On the 10th anniversary of Larry Mize's chip in to beat him in a play- off, the Australian faces a return to the scene of his spectacular collapse a year ago, when he gave away 11 shots to Nick Faldo in the final round. "It feels different already," Norman said.
The image of victor and vanquished embracing on the 18th green remains vivid. "Everyone keeps saying, 'I just want to give you a hug'," Faldo said. "I felt for the guy. I didn't think words could express it." With one just over 40, the other approaching it, the 1996 Masters will remain a watershed in both their careers. Norman, the most famous golfer of his generation, became even more famous, and Faldo, the most respected golf professional of his generation, found wider esteem.
Faldo said at the time that he knew that fateful day would be remembered for Norman's disastrous 78, but hoped that his 67 would be recognised for what it was, one of the best closing rounds to win a major championship. "I am more than happy with the credit I have been given," Faldo said. "The way everything unfolded, the drama, the atmosphere, playing the course as I intended to play it, that's as good as I've done. The response was enormous."
But not as huge as Norman received. The faxes and letters poured into his Florida office. "You did more for golf in defeat than you have done in victory," George Bush wrote. "Been there, done that!" said Scott Hoch, who lost to Faldo in '89. "Remember, the tallest trees gather the most wind," Gary Player penned.
"The outcrying of support for the three months afterwards, and in the three months up to this week, has changed my approach to people," Norman said. "But I've become tougher on myself. I am surprised that I survived the year the way I pushed myself in practice, in the office and in the gym. I woke up the Tuesday after the Masters hung over like hell, but by lunchtime I was fine."
While Faldo has re-immersed himself in golf following the upheaval of his divorce from his second wife, Gill, and setting up his own management company away from the International Management Group, Norman threw himself into everything. Having sold his stake in equipment company Cobra for $40m (pounds 25), he has invested in a turf farm which provides grasses for baseball and football fields as well as golf courses.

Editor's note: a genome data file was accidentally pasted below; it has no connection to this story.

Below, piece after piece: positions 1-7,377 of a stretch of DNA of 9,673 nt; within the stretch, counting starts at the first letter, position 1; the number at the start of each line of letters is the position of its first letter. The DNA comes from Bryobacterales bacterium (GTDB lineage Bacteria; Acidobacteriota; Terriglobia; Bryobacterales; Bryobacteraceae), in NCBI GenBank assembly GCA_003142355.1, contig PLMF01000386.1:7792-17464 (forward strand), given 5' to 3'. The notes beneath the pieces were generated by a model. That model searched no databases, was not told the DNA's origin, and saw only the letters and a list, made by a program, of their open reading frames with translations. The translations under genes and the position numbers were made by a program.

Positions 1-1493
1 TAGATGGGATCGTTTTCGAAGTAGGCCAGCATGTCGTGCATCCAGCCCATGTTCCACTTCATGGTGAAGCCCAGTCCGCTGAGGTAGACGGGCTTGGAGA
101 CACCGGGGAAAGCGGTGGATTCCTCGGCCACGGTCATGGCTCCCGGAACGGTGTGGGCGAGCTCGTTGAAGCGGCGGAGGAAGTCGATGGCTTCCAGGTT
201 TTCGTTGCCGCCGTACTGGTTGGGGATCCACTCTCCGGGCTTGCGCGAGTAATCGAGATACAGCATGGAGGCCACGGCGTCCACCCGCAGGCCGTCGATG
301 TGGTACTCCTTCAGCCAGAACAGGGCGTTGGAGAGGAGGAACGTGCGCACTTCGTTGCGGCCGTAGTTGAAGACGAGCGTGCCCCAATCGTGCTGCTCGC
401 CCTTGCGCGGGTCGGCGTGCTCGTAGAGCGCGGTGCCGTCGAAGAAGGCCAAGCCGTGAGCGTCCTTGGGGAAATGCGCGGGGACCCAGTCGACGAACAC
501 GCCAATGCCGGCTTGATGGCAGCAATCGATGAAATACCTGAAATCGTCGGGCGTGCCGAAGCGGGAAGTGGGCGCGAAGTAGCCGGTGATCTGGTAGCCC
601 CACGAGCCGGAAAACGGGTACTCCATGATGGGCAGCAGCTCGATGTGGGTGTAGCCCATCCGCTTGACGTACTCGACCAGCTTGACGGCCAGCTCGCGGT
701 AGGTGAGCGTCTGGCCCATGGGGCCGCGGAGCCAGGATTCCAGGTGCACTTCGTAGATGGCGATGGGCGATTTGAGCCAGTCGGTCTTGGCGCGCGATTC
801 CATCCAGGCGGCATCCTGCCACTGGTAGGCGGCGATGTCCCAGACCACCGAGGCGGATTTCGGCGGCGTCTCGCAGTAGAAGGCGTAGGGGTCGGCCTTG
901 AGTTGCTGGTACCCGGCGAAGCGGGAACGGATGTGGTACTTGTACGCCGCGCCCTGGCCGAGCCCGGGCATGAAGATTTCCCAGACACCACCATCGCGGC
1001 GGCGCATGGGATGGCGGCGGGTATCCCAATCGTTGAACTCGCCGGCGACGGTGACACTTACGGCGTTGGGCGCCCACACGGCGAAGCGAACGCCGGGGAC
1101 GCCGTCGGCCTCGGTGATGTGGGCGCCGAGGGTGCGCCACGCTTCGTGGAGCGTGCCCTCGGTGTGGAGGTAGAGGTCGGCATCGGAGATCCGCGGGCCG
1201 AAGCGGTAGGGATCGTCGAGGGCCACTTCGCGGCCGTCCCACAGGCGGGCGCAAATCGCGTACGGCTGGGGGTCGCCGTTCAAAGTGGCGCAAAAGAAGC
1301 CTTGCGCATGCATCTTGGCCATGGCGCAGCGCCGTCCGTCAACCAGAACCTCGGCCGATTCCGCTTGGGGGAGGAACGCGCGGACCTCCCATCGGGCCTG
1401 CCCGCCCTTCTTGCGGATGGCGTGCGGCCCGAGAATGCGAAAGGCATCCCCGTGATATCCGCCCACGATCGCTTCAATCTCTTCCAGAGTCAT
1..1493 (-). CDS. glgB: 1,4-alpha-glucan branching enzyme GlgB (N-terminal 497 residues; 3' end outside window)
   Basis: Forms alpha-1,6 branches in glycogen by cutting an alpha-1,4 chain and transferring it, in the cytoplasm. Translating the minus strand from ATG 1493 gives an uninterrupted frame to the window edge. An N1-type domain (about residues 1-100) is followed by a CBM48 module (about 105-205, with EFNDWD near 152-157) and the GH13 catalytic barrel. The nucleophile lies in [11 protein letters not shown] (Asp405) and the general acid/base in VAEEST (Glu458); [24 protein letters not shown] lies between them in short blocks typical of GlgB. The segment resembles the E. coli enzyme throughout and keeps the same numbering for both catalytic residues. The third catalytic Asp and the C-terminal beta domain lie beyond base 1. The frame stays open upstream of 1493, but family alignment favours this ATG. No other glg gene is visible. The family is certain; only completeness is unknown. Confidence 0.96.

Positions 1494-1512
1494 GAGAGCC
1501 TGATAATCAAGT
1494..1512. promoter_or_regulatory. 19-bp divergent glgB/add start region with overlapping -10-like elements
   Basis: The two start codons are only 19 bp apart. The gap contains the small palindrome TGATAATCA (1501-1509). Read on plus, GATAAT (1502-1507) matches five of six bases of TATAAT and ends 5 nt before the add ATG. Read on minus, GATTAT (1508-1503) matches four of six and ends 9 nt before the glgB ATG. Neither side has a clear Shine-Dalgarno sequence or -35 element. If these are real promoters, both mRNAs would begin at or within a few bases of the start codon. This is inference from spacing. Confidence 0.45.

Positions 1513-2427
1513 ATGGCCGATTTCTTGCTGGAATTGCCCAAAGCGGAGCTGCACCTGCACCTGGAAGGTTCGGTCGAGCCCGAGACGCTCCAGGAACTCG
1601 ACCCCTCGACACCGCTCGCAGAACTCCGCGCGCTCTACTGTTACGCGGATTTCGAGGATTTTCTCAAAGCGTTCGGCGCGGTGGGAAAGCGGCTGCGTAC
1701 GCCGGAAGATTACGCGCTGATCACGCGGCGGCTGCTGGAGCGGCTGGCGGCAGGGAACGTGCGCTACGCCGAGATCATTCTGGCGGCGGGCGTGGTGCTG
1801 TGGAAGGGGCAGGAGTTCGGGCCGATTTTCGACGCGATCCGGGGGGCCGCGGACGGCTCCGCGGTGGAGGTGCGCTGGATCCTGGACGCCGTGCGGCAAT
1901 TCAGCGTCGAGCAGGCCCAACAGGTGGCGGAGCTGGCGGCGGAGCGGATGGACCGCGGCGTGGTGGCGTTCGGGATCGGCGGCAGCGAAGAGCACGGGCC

There is his golf course design work, a chain of restaurants that will open this summer and a clothing company that is rapidly expanding into non-golfing lines. He met the US President, Bill Clinton, in Australia and the two have become friends, which led to Clinton's recent high-profile accident outside Norman's home. When Norman reassesses his career in the year 2000, golf may not be top of the list.
There were times, he admits, that he has not enjoyed playing over the last year. He sacked Butch Harmon as coach and later turned to David Leadbetter. Faldo says it is not a problem; Leadbetter says that he will be on a beach in Bermuda if the two met head-to-head again as last year. "I treated it like a business decision," Norman said. "I went for the best available."
Likewise, on Monday, he met Tony Robbins, a motivational speaker who has worked with Clinton, businessmen and the US Army as well as sports stars. "It was a re-education," Norman said. "There was not anything I have not done in the past, but you forget to do things. To be good to yourself as well as be tough on yourself."
In a reverse of last year, Norman is a little off his game while Faldo, winner at Riviera six weeks ago, believes he is ready. Both watched old videos last week to correct their eye position while putting. Faldo also got the greenkeeper at Lake Nona to shave down the putting green to Augusta speed, and played out rounds at the National on the practice range.
The two are joint favourites but Norman, the two-time Open champion, is not out for a one on one with the Englishman who has six majors and craves more. "I don't care who I face, I just want to be in position. Winning the Masters would mean another trophy on the mantelpiece, it would fulfil a dream, but it would not change my life. I know I am going to be burned again, but if you do it your way, you can accept that. I can accept that I created this story that has run for 52 years, but now I want to create other stories."
As he left the press conference, he added: "Is the story over now?" This may only be the beginning.Reuse content